The Natural Resources Management Act reflects the bipartisan Senate-House agreement reached near the end of the last Congress to bundle together over 100 individual lands bills.

This bipartisan package strikes a balance between creating new opportunities for natural resource and community development, primarily in western states, with limited, locally supported conservation. It will improve public lands management, protect treasured landscapes, and increase public access for recreation while protecting private property rights.

The provisions in this bill were sponsored by 50 senators and cosponsored by nearly 90 senators in the 115th Congress. The bills in this package have undergone extensive public review in the House, the Senate or both. The majority of the measures have passed one chamber.

New opportunities for economic development: Authorizes and directs dozens of land exchanges and conveyances to states and local governments for economic development. Examples include a conveyance to Custer County, South Dakota, for an airport expansion; an exchange in Bullhead City, Arizona, for the development of city parks and recreation along the Colorado River; and a conveyance to Fannin County in Texas to restore and open to the public Lake Fannin Park.

Enhances and expands sportsmen’s access on federal lands: For the first time, makes it clear in statute that all Bureau of Land Management (BLM) and National Forest System lands shall be open to hunting, recreational shooting and fishing unless explicitly closed for safety or other justified reasons documented through established public processes. Facilitates the construction and expansion of public target ranges, including ranges on BLM and national forest lands.

Responsible water management: Facilitates critical endangered species recovery efforts, while also allowing greater local control of water management decisions that will unleash private investments that save water, protect public safety, and enhance fish protections and wildlife habitat. 

Improved land management: Adjusts boundaries of existing federal land use designations, consolidates checkerboarded land ownership, and directs off-highway vehicle recreation to newly federally designated areas. This will allow for more efficient, common-sense management of federal lands. Examples include adjustments to wilderness study area boundaries to mandate hazardous fuel reduction to protect fire-prone communities in Oregon; land exchanges with the state school trust in Utah and local government in Nevada to consolidate federal ownership; and the designation of more than 200,000 acres of new off-highway vehicle recreation areas in the California desert.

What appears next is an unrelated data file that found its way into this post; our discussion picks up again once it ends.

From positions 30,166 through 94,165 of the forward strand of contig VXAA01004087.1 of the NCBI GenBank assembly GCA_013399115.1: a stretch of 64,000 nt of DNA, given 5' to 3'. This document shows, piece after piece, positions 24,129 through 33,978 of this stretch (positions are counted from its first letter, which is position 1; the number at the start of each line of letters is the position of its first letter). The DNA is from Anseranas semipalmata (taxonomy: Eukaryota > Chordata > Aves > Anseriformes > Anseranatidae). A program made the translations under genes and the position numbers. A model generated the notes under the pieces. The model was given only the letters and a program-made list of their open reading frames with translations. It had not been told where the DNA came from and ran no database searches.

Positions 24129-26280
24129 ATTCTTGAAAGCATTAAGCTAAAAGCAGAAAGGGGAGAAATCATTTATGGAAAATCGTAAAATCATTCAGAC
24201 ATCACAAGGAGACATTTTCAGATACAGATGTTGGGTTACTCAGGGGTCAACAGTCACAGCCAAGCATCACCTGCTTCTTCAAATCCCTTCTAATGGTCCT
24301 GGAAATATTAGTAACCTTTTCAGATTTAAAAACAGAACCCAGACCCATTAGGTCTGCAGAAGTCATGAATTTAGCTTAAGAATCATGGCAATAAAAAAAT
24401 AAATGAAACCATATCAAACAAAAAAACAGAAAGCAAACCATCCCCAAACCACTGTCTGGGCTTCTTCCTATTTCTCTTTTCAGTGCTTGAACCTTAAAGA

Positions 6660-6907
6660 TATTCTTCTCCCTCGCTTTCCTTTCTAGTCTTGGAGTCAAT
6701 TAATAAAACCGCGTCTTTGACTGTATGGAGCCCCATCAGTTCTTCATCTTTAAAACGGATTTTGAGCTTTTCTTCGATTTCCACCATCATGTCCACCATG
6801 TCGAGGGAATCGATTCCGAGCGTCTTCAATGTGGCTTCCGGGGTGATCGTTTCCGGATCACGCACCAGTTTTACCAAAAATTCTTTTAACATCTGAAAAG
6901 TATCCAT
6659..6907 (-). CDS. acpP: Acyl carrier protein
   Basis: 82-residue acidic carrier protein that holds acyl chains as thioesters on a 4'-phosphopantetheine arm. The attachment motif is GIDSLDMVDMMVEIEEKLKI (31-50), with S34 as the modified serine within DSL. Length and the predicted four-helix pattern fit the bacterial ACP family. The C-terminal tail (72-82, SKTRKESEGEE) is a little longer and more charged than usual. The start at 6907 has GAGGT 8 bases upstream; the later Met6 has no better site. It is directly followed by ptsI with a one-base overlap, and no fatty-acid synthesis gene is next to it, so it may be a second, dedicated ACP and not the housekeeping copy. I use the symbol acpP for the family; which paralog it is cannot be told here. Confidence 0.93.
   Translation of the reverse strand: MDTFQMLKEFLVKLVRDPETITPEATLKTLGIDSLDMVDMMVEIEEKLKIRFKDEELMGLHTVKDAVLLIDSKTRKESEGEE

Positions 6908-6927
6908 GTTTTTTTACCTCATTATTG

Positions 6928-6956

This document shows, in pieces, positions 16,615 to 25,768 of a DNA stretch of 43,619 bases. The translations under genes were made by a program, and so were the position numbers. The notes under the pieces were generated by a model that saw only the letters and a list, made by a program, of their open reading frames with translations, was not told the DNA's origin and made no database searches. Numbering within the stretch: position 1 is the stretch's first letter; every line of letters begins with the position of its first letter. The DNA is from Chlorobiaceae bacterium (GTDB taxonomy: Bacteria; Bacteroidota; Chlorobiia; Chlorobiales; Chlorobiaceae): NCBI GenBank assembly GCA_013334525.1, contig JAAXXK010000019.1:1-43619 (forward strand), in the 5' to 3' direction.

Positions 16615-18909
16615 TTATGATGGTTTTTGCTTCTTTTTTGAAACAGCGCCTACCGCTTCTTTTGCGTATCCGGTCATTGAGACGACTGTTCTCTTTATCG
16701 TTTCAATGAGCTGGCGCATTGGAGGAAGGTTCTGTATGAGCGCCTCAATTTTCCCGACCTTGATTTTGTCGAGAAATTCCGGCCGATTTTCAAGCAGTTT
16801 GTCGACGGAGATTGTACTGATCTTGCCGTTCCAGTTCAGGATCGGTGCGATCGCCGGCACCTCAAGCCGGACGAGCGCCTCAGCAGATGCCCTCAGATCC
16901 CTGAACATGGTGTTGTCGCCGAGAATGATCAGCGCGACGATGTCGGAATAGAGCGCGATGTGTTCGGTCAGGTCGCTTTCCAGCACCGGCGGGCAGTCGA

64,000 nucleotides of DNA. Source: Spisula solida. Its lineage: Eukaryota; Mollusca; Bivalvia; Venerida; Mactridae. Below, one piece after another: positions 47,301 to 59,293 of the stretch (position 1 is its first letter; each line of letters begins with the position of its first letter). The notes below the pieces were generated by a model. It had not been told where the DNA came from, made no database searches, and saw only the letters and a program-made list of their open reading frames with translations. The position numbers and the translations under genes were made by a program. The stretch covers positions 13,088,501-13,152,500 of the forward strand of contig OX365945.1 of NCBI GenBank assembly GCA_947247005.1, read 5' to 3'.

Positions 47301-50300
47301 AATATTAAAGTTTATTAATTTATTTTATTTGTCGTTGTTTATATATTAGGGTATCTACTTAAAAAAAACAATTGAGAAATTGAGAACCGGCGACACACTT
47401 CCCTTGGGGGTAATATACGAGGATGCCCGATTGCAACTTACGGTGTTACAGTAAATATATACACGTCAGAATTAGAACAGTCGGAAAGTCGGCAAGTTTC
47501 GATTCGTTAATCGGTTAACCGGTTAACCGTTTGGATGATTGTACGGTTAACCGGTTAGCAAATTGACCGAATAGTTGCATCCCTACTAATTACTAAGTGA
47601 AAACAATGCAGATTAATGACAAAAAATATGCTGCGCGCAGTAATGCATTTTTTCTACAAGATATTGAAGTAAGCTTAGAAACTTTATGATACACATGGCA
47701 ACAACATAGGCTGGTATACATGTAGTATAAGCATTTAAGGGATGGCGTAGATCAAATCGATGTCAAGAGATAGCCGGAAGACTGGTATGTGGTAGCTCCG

Measured, responsible conservation: Permanently reauthorizes the Land and Water Conservation Fund with meaningful reforms, including a specific allocation for state-side projects and another for access projects; parity for the territories and Washington, D.C., to receive program funds; and criteria to be considered when acquiring lands. Designates approximately 1.3 million acres of wilderness in three states and withdraws approximately 400,000 acres in two states. These designations and withdrawals all have strong local support.

Keeps promises to veterans: Fulfills a decades-old promise to Alaska natives who served in the Vietnam War by providing them the opportunity to apply for an allotment of land in Alaska.

Preserves sites of historical importance: Designates three new national monuments in Mississippi and Kentucky, including the home of civil rights leader Medgar Evers, and creates a new historical park and National Historic Network to mark the Reconstruction Era in South Carolina.

Protects Americans from natural hazards: Strengthens and unifies the nation’s volcano monitoring system to provide continuous situational awareness of high-threat volcanoes, like the Kilauea Volcano in Hawaii.

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